Sesame Allergies Increasing In US

Researchers from Northwestern University Feinberg School of Medicine in Chicago, IL,
analyzed survey data from a nationally representative sample of 50,000 U.S. households.
The analysis reveals that sesame allergy affects more than 1 million adults and children in the
The U.S.
Sesame allergy can arise in children and adults alike. In that sense, the allergy differs from other
food allergies, such as milk and egg, which typically start early in life and often fade in the
teenage years.
The study, which features in the journal JAMA Network Open, is the first to estimate the
nationwide prevalence of sesame allergy.
Our study," says Ruchi S. Gupta, a professor of pediatrics and medicine at Northwestern
University Feinberg School of Medicine shows sesame allergy is prevalent in the U.S. in both
adults and children and can cause severe allergic reactions."
Sesame seed comes from the Sesamum indicum plant. The food industry values sesame seed as a
raw or roasted ingredient, and also for its oil. The seeds are present in many baked goods, such
as bread, bagels, crackers, and cakes.
Sesame seeds also feature in sweets, and Asian, East African, and Indian cuisine. Hulled sesame
the seed is a key ingredient of tahini, a traditional Middle Eastern paste that itself is an ingredient of
other foods.
Currently, U.S. federal regulation does not require food labels to identify sesame as an
ingredient. This is not the case in other countries, such as Australia and those within the
European Union.
However, the Food and Drug Administration (FDA) is considering adding sesame to the list of
eight major food allergens, which currently comprises: milk, eggs, fish, peanuts, crustacean
shellfish, soybeans, tree nuts, and wheat.
The 2014 Food Allergen Labeling and Consumer Protection Act requires product labels to
specify whether their contents include any of these major allergy-causing foods. The requirement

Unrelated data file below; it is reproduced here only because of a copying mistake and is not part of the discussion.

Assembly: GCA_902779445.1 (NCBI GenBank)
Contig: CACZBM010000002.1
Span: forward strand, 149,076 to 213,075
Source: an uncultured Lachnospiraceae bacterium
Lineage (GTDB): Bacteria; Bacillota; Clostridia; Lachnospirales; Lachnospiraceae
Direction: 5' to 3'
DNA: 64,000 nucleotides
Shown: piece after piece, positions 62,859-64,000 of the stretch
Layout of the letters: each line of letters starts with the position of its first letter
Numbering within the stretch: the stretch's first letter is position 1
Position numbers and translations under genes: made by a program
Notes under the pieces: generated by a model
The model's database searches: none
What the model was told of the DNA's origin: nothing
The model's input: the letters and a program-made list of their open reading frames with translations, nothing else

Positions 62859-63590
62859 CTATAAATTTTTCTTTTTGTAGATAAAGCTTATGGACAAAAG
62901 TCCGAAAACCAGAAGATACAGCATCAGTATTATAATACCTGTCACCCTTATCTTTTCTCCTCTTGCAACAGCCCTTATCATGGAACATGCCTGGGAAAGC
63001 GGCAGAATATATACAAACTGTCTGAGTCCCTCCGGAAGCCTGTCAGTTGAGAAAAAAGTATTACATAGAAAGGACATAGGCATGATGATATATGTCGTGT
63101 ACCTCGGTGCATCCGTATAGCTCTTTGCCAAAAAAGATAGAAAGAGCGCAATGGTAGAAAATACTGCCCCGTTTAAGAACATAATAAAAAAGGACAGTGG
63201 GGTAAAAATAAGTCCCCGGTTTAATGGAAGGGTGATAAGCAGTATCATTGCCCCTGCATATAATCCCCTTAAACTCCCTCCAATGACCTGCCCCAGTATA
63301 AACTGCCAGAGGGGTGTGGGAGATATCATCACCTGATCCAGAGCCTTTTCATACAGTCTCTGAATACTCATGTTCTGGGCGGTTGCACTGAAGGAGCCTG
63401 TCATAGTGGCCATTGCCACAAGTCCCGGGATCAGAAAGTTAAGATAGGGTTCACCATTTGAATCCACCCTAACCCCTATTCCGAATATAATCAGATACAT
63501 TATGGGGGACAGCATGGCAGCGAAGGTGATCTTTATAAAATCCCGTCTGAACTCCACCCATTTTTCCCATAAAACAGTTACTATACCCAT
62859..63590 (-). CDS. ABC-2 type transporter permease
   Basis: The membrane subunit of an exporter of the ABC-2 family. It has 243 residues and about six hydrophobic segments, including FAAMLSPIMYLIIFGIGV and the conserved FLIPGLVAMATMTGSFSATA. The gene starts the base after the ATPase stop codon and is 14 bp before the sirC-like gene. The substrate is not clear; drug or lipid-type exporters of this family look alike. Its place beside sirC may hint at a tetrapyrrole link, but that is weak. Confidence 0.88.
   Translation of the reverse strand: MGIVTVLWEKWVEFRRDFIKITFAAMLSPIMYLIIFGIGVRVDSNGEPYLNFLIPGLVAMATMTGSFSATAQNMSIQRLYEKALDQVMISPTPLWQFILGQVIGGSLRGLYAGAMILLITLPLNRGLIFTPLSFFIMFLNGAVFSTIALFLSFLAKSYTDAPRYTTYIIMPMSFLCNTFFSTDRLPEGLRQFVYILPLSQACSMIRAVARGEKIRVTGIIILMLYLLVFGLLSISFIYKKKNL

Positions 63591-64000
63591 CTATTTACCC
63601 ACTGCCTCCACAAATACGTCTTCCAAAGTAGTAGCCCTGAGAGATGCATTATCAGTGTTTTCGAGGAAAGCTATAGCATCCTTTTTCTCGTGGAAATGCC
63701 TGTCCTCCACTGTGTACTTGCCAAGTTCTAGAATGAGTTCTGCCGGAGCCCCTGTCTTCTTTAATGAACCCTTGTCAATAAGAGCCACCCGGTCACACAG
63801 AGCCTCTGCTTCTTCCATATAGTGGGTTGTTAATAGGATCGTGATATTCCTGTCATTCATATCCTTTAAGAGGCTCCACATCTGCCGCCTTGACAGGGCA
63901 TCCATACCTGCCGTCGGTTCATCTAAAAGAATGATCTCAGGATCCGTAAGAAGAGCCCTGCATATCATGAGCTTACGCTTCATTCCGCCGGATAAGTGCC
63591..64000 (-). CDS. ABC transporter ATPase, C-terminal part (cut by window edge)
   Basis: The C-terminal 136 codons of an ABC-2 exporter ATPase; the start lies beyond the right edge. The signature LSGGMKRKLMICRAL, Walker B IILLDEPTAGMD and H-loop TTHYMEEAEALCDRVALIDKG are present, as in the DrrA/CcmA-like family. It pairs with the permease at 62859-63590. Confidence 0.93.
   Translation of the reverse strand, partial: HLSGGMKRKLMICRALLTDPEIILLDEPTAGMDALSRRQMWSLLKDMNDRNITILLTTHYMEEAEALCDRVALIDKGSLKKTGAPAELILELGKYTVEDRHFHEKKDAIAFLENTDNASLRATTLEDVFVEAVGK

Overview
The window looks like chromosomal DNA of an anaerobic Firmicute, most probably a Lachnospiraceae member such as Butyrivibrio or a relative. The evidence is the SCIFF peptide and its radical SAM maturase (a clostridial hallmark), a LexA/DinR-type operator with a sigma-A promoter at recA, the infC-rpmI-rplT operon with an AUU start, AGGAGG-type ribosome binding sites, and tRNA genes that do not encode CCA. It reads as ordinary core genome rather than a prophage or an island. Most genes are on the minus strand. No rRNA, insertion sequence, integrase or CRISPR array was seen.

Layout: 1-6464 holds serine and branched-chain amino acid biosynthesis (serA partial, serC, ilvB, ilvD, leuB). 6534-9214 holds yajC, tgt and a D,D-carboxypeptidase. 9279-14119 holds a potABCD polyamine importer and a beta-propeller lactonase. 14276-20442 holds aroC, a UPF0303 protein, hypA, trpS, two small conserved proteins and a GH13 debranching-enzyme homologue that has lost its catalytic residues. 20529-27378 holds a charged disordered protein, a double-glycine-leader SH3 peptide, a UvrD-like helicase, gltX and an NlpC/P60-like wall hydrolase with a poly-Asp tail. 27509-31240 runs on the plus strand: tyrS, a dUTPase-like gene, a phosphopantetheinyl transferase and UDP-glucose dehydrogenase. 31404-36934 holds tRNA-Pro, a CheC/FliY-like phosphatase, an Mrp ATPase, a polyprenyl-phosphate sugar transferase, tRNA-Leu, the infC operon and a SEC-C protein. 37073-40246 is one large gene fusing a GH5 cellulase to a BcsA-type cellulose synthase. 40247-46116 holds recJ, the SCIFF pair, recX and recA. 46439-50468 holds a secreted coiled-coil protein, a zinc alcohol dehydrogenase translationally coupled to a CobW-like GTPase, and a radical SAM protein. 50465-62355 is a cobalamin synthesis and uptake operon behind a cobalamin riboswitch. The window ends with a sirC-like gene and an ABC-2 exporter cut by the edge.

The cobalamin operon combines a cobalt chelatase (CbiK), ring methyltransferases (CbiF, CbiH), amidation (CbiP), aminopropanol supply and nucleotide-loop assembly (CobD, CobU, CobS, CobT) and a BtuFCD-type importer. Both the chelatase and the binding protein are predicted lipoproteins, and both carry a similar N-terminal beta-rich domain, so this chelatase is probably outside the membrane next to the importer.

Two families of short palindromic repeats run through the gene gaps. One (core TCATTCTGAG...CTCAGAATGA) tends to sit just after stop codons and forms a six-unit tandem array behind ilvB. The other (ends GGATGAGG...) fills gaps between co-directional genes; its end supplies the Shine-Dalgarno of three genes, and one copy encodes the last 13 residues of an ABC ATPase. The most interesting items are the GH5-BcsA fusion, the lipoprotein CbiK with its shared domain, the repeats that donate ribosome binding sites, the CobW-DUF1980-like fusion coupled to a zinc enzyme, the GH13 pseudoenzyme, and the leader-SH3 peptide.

also covers proteins that may have originated from those foods.
Prof. Gupta and her colleagues argue that their findings make a case for the FDA to add sesame
to the list.
Food allergy is a serious health issue in the U.S," notes Prof. Gupta and her colleagues in their
study background. They cite estimates that suggest around 8% of children and 10% of adults in
the U.S. are living with food allergies.

For the new research, the team analyzed responses to a nationwide telephone and web survey
that yielded data on more than 80,000 adults and children.
The data included detailed information about suspected food allergens, specific symptoms, and
clinical diagnoses.
The data revealed that more than 1.5 million adults and children (0.49% of the U.S. population),
reported having a current sesame allergy.
A more rigorous analysis found that 1.1 million people (0.34% of the U.S. population) reported
either having received a diagnosis of sesame allergy from a doctor or a history of sesame allergy
symptoms that met symptom-report criteria for convincing IgE-mediated allergy."
The researchers also found that many people who reported having a current sesame allergy or
severe allergic reactions are not seeing a doctor to diagnose the condition.
The researchers also found that it is very common for people with a sesame allergy to have
another food allergy as well. This appeared to be the case in around 80 percent of those with
sesame allergy.
More than half of those reporting an additional food allergy said that they also had peanut
allergy, a third said that they had a tree nut allergy, a quarter said they had an egg allergy, and around
a fifth reported an allergy to cow's milk.


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